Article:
Building Permits and Construction In actuality, from 1974 to 1995, “Jerusalem’s Arab community received building permits for more square meters of residential construction than did the demographically similar [in terms of population and family size] Jewish ultra-Orthodox community,” Israel Kimhi points out in Arab Building in Jerusalem 1967- 1997, a monograph published by CAMERA. (The Jerusalem municipal planner from 1963 to 1986, Kimhi also heads Jerusalem research at the Jerusalem Institute for Israel Studies, the institute cited by Myre.) Specifically, the Arab sector was granted permits for 1.1 million square meters of residential construction, while the ultra-Orthodox Jewish population received 954,000 square meters. In addition, in his book Illegal Construction in Jerusalem: A Variation on an Alarming Global Phenomenon, Justus Reid Weiner reports that in the mid-1990s, Faisal Husseini, the late Palestinian official most associated with Jerusalem, published a 23-page booklet in which he predicted that by 2010, the Arab population would require 26,200 new housing units. The Jerusalem municipality has more than met that perceived need, by granting permits for 33,000 housing units. Indeed, Arab building has boomed in eastern Jerusalem; professional analysis of aerial photographs reveals that from 1968 to 1995, the number of Arab houses in eastern Jerusalem doubled. In addition, the number of households in the Arab sector increased by 146 percent during this period, from 12,588 in 1967 to 31,000 in 1995. Talk About Crowded Regarding crowded conditions in Arab neighborhoods, Myre misses an important point staring him in the face: If you have a lot of children, like both the Arab and the ultra-Orthodox populations do, you are going to live in crowded quarters. Thus, the city’s ultra-Orthodox population, which as he points out has “an extraordinarily high birth rate . . . on average, each of these woman has more than seven children,” lives in some of the most crowded neighborhoods. The average housing density among Jerusalem’s Arabs is 1.8 persons per room; among Orthodox Jews it is 1.6, and in the ultra-Orthodox neighborhood of Ramot Polin the figure is 1.9 persons per room. Contradicting the claim of overcrowding for Arabs in Jerusalem, large, upscale apartments sit uninhabited in northern Arab neighborhoods such as Beit Hanina, Shuafat, and Issawiya. No New Arab Neighborhoods Regarding the fact that no new Arab neighborhoods within Jerusalem have been built since 1967, Kimhi explains in his monograph:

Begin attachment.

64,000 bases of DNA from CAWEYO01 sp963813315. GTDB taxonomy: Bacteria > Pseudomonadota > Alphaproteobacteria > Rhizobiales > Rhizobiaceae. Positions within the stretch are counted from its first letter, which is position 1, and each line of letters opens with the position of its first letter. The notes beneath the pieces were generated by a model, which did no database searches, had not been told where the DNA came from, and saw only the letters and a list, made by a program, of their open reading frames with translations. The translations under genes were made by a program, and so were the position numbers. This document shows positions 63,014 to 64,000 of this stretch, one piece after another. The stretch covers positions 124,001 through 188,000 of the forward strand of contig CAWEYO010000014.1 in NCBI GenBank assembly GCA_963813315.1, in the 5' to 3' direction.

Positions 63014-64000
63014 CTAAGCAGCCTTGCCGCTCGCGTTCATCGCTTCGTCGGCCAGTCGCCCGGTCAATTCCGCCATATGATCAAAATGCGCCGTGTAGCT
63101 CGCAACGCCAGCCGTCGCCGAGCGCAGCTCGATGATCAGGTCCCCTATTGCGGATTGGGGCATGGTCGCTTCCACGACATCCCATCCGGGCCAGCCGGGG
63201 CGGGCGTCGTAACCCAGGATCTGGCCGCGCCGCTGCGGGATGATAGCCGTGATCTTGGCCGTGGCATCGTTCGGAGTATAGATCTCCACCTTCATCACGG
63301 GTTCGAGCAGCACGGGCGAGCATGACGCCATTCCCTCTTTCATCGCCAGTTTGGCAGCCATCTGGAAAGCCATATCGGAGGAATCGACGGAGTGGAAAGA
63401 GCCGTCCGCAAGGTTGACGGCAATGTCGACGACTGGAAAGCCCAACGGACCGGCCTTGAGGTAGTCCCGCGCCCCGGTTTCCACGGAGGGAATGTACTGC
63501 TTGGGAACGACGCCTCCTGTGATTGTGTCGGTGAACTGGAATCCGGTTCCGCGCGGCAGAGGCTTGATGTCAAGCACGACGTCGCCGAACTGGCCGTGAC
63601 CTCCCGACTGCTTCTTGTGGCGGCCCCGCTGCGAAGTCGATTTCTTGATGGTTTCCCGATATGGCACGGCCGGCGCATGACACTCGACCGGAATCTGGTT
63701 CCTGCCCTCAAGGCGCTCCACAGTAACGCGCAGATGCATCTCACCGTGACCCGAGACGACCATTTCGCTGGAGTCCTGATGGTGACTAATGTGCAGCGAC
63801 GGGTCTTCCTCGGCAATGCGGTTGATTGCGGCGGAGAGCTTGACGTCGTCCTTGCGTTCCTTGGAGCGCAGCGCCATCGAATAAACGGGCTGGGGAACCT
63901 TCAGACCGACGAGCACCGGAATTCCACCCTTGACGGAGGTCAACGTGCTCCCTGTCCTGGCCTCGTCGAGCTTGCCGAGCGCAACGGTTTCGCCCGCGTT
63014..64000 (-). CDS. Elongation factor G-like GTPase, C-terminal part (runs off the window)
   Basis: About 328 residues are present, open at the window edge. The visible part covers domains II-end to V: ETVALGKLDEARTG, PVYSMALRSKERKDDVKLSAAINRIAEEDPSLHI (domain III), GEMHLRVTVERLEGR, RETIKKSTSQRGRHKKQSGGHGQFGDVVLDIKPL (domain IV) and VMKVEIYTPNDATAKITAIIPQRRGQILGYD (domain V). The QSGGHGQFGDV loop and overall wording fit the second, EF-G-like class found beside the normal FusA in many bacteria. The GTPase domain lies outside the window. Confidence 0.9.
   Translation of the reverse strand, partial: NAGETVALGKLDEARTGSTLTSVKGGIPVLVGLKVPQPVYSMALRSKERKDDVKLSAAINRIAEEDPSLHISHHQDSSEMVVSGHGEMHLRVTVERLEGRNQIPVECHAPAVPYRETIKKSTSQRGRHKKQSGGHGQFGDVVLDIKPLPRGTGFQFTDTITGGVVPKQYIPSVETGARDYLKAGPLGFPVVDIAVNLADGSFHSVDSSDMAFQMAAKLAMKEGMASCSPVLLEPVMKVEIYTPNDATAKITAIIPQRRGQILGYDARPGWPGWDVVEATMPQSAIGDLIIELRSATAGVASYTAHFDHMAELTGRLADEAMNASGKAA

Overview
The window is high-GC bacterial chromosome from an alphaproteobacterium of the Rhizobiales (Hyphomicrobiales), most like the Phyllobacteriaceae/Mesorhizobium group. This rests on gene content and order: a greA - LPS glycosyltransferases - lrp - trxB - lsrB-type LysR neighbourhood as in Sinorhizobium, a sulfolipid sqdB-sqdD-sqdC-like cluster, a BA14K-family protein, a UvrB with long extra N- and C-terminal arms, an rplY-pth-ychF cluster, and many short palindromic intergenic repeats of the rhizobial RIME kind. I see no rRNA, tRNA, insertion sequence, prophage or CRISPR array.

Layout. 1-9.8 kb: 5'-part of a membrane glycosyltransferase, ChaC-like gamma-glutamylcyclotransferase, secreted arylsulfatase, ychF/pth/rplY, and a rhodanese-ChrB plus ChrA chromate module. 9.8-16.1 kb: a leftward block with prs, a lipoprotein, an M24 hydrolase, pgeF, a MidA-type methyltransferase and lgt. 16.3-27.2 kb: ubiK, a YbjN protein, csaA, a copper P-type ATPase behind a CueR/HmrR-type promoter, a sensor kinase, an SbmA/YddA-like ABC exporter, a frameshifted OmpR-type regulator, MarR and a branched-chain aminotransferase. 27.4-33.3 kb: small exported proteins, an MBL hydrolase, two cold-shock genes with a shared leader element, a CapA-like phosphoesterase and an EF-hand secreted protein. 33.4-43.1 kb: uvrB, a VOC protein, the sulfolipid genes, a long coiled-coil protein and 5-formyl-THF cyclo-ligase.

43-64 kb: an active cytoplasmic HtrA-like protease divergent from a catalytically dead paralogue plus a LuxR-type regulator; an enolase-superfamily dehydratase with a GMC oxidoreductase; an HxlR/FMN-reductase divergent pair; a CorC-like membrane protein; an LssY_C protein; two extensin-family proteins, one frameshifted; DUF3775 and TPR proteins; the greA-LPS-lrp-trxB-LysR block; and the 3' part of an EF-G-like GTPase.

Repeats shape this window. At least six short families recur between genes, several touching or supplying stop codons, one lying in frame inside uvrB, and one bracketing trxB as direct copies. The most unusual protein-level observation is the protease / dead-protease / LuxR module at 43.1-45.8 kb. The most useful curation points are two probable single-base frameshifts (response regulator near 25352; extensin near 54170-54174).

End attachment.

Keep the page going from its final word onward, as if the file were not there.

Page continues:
The explanation for this is simply not a political one, as it is usually portrayed. It is also directly related to differing preferences and attributes of the Arab and Jewish communities. In the Jewish sector, large construction companies, a centralized land authority, and the fact that development companies owned large parcels of land have made is possible to build complete residential neighborhoods. No such factors are to be found in the Arab sector of East Jerusalem. First, the Arabs are not interested in Israeli government construction, since purchasing homes directly from government firms would, in a sense, be seen as collaboration. Indeed, there had been no government construction under Jordanian rule either, and none, of course, under the British. Each individual looked out for himself, as had been customary in this sector for decades. In addition, not only is land in the Arab sector for the most part unregistered, but many properties are divided among several heirs, and large tracts are under the common ownership (mush’ah) of dozens of people, some of whom live abroad. All of this has hindered planning and development. In other cases, land belongs to a small number of families who have not been willing to market or develop the land for other Arab residents.